WGA Rattles More Sabers at Hollywood Agents

More on the potential upcoming War on Agency Packaging Fees. Or, to be more blunt: On the absurd conflicts of interest that have influenced everything we see on TV and film while making the agents far richer than those they represent over the last 40 years:


Writers Guild Seeks to Reshape Talent Agency Business in Proposed Deal
by Dave McNary

Amping up its battle with talent agents, the Writers Guild of America has issued proposals to Hollywood agents aimed at stopping potential conflicts of interest.

“The Guilds’ proposals are entirely reasonable,” said WGA West president David A. Goodman. “If you review them closely, they read like a voluntary code of conduct that an agency would put up on their own website to attract writers and other talent. The proposals demonstrate a commitment to the fiduciary principles of law, always putting the client first and being an honorable representative.”

The WGA’s actions have raised alarms at major agencies, which are unlikely to agree to the proposals. Should the agreement expire next year, it’s uncertain what kind of oversight the WGA would be able to exercise over agents.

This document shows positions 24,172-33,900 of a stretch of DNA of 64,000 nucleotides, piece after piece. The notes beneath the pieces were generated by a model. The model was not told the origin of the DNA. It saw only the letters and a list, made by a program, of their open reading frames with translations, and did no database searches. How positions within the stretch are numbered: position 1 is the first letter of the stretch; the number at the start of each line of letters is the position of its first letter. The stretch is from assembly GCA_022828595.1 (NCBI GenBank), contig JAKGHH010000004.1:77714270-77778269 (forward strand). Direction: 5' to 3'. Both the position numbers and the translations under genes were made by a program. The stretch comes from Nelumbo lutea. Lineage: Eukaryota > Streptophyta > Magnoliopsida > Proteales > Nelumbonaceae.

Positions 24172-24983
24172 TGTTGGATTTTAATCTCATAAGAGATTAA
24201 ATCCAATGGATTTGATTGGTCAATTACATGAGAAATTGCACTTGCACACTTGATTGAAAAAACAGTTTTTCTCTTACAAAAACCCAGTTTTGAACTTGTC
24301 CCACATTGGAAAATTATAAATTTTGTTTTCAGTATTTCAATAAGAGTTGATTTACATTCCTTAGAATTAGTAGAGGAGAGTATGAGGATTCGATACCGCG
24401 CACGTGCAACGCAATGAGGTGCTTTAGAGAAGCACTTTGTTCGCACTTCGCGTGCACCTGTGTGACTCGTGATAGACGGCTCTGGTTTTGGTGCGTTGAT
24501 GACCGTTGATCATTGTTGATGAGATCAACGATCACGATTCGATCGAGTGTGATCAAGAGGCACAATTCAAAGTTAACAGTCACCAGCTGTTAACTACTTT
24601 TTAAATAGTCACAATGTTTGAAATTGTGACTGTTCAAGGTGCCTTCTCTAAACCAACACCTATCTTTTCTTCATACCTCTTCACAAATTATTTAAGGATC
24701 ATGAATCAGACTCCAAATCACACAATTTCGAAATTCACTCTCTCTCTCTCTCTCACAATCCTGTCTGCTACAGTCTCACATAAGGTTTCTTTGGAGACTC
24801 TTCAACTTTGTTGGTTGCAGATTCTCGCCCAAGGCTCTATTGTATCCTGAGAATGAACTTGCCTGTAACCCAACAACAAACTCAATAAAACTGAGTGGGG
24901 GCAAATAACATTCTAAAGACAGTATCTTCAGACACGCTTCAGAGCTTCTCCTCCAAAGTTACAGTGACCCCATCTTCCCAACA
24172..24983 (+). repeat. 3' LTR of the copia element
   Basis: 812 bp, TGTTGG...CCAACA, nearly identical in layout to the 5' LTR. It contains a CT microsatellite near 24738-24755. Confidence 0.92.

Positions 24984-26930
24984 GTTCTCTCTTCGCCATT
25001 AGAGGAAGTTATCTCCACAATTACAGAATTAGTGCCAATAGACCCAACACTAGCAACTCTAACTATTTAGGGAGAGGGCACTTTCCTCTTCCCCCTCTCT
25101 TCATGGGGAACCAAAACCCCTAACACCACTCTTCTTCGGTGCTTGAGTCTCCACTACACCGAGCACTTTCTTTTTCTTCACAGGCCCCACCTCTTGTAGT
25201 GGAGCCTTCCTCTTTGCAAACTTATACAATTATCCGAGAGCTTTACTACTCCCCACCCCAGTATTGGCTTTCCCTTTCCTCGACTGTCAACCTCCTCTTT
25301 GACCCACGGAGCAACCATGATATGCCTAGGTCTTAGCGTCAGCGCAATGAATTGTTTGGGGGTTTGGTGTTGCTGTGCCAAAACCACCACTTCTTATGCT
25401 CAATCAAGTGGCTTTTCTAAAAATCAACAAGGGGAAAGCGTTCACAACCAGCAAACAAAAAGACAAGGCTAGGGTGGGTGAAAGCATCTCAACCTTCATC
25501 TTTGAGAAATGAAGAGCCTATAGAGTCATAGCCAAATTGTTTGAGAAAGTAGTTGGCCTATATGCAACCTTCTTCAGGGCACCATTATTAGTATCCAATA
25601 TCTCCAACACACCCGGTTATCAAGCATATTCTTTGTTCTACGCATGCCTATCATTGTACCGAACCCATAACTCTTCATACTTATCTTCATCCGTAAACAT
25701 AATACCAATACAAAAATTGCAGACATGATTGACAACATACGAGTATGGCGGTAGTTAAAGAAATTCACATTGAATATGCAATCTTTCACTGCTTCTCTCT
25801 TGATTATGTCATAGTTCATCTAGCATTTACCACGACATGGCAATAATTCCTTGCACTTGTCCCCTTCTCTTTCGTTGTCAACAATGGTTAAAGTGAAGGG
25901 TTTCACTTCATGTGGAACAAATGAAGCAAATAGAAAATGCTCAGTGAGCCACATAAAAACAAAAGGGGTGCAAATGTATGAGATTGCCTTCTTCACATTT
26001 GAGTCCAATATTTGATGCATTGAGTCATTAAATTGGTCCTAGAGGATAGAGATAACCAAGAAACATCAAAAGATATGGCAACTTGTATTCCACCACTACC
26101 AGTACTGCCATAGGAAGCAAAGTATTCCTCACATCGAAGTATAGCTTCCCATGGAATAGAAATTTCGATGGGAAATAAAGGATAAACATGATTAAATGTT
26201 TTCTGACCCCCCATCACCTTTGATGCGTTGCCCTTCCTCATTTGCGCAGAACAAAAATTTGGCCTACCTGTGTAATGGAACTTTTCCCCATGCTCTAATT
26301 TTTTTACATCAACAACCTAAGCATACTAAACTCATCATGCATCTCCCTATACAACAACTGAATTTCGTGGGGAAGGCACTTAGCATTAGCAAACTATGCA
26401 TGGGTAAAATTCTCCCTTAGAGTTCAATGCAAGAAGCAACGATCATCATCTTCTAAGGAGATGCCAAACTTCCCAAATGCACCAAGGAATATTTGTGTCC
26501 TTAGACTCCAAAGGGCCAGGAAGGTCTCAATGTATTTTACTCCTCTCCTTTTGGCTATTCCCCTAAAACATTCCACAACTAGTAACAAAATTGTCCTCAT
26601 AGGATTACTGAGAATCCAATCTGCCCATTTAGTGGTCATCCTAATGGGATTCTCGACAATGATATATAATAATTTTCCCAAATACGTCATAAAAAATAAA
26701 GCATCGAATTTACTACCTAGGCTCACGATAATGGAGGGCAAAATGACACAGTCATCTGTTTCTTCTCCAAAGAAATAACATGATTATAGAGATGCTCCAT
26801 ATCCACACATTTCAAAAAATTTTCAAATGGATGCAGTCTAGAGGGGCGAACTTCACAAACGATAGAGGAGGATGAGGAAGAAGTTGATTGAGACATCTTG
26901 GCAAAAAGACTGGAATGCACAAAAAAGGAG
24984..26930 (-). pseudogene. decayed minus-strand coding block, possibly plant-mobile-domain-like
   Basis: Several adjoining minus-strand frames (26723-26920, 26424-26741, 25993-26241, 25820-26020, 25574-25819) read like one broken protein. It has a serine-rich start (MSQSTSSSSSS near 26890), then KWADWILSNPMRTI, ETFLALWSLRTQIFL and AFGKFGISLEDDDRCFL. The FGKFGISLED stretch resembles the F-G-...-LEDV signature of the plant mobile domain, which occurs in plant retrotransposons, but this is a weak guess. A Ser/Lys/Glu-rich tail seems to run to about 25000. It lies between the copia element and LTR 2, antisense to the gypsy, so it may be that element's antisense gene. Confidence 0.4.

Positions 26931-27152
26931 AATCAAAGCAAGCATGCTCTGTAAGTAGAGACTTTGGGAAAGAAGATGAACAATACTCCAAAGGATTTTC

The specific proposals were sent to ATA members and first unveiled Friday by Deadline Hollywood. The key proposal says, “No agency shall accept any money or thing of value from the employer of a client” — which would effectively end all packaging deals, in which agencies receive both upfront and back-end fees.

The WGA is also proposing that “no agency shall derive any revenue or other benefit from a client’s involvement in or employment on a motion picture project, other than a percentage commission based on the client’s compensation.”

The WGA has also proposed that “no agency shall have an ownership or other financial interest in, or shall be owned by or affiliated with, any entity or individual engaged in the production or distribution of motion pictures.”

“The agency’s commission shall be limited to 10% of client’s gross compensation, including client’s profit participation,” the proposal said. “Agency’s commission shall not reduce client’s compensation below MBA scale compensation. Agency shall not circumvent limits on commissions by charging fees for other services….”

Read it all at Variety.Com